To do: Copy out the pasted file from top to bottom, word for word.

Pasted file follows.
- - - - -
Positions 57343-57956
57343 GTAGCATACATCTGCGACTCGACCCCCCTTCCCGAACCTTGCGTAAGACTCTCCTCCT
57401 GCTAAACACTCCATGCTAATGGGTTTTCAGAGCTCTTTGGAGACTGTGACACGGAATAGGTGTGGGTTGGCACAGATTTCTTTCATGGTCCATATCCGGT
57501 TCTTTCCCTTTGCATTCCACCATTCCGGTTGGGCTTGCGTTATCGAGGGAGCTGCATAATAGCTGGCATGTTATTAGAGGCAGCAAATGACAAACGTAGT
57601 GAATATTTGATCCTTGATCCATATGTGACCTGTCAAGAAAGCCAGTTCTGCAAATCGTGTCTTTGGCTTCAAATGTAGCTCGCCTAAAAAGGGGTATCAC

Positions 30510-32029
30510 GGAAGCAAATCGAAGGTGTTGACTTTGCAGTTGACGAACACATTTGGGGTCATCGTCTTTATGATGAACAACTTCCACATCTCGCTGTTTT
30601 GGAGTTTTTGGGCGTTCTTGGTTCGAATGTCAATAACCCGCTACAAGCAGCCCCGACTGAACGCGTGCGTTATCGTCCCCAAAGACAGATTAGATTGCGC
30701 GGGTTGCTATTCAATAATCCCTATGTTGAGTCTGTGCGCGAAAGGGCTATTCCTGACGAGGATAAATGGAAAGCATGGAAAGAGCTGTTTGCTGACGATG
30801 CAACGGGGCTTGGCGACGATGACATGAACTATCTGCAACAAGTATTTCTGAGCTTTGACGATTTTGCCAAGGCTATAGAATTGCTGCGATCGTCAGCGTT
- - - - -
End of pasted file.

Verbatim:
Positions 57343-57956
57343 GTAGCATACATCTGCGACTCGACCCCCCTTCCCGAACCTTGCGTAAGACTCTCCTCCT
57401 GCTAAACACTCCATGCTAATGGGTTTTCAGAGCTCTTTGGAGACTGTGACACGGAATAGGTGTGGGTTGGCACAGATTTCTTTCATGGTCCATATCCGGT
57501 TCTTTCCCTTTGCATTCCACCATTCCGGTTGGGCTTGCGTTATCGAGGGAGCTGCATAATAGCTGGCATGTTATTAGAGGCAGCAAATGACAAACGTAGT
57601 GAATATTTGATCCTTGATCCATATGTGACCTGTCAAGAAAGCCAGTTCTGCAAATCGTGTCTTTGGCTTCAAATGTAGCTCGCCTAAAAAGGGGTATCAC

Positions 30510-32029
30510 GGAAGCAAATCGAAGGTGTTGACTTTGCAGTTGACGAACACATTTGGGGTCATCGTCTTTATGATGAACAACTTCCACATCTCGCTGTTTT
30601 GGAGTTTTTGGGCGTTCTTGGTTCGAATGTCAATAACCCGCTACAAGCAGCCCCGACTGAACGCGTGCGTTATCGTCCCCAAAGACAGATTAGATTGCGC
30701 GGGTTGCTATTCAATAATCCCTATGTTGAGTCTGTGCGCGAAAGGGCTATTCCTGACGAGGATAAATGGAAAGCATGGAAAGAGCTGTTTGCTGACGATG
30801 CAACGGGGCTTGGCGACGATGACATGAACTATCTGCAACAAGTATTTCTGAGCTTTGACGATTTTGCCAAGGCTATAGAATTGCTGCGATCGTCAGCGTT